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How to keep kids busy during school closures

Michelle VanCleave
by Michelle VanCleave03/29/2020 11:47 a.m.
Updated: 03/29/2020
Earlier this month Gov. Inslee closed Washington schools for a minimum of 6 weeks—March 17 through April 24—to slow the spread of COVID-19. 

Some school districts sent students home with learning materials and online resources. Many parents have started their own homeschooling plans. 

But you may be wondering how else to keep your children entertained and engaged during this time. 

We have ideas for you. 

Get active. 

Regular physical activity is good for children and adults. It decreases the risk of many health conditions—and improves your mood, too. 

Going outside is still allowed under Gov. Inslee’s March 23 “Stay Home, Stay Healthy” order. Just maintain social distancing. Keep 6 feet between you and people who don’t live in your household. 

Take a walk around your neighborhood with your family. Find a quiet park or trail where you can maintain social distancing. Create a safe obstacle course in the backyard. 

Provide structure but be flexible. 

Create a schedule with educational activities and for-fun activities like arts and crafts. Make sure to include breaks. 

Schedule screen time. 

It may be tempting to watch more TV to pass the time. Continue to enforce healthy screen habits. Set a time limit on screen use. Avoid screens 1 hour before bed.  

Look for learning opportunities. 

Check out e-books from a library app. Start a household book club. You can find discussion questions for many books online.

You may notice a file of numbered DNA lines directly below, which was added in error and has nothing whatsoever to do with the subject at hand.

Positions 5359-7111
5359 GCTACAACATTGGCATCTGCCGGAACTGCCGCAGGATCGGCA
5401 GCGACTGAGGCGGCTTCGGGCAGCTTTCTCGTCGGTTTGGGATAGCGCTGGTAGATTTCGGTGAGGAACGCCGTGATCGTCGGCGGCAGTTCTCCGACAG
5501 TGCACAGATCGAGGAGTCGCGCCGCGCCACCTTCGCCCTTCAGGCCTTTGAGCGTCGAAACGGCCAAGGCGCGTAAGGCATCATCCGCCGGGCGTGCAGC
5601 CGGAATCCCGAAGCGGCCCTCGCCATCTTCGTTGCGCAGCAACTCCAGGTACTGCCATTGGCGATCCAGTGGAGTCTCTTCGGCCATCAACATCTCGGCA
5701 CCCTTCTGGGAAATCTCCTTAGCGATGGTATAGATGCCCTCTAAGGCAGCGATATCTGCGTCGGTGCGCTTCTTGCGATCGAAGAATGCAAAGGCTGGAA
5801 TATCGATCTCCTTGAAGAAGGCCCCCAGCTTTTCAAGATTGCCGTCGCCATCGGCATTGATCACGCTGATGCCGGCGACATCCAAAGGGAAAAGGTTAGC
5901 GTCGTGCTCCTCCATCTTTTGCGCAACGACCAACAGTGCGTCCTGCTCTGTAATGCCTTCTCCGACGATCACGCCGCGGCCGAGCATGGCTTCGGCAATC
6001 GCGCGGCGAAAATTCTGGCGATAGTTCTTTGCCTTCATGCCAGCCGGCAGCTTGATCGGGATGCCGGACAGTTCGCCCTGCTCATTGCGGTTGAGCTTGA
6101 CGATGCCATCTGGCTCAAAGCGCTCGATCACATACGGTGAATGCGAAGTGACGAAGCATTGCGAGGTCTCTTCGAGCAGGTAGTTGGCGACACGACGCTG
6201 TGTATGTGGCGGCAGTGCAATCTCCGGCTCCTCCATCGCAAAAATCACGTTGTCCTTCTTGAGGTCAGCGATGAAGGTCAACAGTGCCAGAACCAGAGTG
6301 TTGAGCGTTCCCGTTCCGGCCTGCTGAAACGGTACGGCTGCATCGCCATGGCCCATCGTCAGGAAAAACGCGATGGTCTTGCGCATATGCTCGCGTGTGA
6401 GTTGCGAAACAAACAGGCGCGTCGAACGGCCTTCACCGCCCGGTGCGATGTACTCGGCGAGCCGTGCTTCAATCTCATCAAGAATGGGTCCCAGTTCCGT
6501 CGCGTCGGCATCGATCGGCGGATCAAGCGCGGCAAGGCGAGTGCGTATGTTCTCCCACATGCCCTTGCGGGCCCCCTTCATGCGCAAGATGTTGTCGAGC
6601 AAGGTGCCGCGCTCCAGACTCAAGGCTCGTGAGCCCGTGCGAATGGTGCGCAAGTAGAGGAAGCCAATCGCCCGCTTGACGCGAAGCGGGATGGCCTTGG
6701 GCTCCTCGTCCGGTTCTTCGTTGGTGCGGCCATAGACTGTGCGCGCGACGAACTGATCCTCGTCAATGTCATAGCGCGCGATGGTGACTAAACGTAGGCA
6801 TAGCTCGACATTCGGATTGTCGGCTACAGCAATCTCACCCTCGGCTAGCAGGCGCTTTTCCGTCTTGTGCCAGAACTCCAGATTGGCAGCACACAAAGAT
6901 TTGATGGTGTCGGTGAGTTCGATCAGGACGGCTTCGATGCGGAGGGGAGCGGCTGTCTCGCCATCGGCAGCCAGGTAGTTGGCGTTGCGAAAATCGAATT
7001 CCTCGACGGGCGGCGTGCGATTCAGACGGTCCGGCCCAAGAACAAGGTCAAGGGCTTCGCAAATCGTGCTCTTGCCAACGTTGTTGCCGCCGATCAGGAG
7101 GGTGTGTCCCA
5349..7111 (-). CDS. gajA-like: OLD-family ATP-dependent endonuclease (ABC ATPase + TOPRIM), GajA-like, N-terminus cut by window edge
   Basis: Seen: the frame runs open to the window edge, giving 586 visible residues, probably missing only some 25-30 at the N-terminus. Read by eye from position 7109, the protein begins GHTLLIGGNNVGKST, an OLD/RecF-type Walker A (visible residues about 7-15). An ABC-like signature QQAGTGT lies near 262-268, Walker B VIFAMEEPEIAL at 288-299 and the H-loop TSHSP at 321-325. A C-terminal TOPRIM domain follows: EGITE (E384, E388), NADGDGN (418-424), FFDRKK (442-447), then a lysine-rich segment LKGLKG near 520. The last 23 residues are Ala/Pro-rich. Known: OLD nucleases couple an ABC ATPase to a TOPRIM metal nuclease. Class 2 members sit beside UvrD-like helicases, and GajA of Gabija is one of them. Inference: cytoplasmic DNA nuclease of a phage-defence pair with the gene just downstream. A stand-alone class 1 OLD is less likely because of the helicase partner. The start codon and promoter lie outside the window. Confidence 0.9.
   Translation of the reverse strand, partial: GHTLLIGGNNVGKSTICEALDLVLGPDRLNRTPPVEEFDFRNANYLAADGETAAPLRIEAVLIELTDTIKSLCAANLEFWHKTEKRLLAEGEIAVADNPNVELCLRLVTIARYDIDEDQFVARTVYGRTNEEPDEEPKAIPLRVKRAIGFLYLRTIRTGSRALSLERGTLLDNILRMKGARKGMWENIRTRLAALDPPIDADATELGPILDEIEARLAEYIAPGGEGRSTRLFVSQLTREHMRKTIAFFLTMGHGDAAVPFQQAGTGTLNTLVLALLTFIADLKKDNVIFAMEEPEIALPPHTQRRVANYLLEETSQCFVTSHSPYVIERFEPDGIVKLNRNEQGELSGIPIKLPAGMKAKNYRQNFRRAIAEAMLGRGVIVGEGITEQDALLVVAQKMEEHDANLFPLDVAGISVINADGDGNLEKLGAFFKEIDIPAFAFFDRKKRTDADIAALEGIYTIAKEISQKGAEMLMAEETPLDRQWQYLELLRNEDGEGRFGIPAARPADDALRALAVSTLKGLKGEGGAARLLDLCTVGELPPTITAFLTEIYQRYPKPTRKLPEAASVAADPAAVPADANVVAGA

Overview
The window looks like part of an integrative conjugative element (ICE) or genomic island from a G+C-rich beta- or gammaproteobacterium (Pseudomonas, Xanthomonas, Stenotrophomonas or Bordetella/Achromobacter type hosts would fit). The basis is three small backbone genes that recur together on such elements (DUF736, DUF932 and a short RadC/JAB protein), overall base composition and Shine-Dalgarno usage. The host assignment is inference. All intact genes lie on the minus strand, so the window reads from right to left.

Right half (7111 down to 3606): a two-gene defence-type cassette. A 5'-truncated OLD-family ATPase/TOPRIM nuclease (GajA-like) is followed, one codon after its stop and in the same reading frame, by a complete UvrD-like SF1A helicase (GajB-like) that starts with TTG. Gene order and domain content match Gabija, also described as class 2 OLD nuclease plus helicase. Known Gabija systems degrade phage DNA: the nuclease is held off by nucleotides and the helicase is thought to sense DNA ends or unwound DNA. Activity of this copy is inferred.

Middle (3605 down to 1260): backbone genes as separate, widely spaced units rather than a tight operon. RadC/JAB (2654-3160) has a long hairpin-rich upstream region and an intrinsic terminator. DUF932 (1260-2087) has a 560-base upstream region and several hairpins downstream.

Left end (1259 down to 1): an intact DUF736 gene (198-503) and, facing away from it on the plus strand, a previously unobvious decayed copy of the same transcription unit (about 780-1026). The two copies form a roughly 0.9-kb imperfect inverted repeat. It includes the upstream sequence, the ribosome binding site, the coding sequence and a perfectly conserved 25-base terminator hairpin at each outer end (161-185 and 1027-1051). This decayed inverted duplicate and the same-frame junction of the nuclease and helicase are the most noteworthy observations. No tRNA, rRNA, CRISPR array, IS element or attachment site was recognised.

Create a reward system or sticker board to encourage children to help with household chores and practice good handwashing habits. Remember—20 seconds with soap and water. 

Model good habits. 

Encourage children to wash hands frequently, especially before eating and after being outside. Remind them not to touch their eyes, nose or mouth with unwashed hands.  

Make household tasks learning opportunities. Involve kids in things they normally don’t do—like making a recipe, cleaning their toys or disinfecting frequently touched surfaces like doorknobs and light switches. 

Reinforce social distancing, not social isolation. Get family members you can’t see in person on video chat. Stream a movie together—remotely—and create a group text thread to discuss it. Host virtual play dates on Skype or Zoom. 

Take advantage of the free time 

It may seem like a long road ahead but consider it a chance to get creative with your children. Invent new games, tackle a craft project or reorganize a long-neglected toy box or closet. 

Most important, don’t be too hard on yourself if not every day is productive. We are in new territory and could all stand to be kind and patient with each other. 
Michelle VanCleave

by Michelle VanCleave

Michelle shares public health stories about strong families and communities.

 

We invite your comments but will delete those with profanity, personal attacks, derogatory statements, ads or promotional material. Tacoma-Pierce County Health Department does not provide personal medical advice; please contact your health care provider.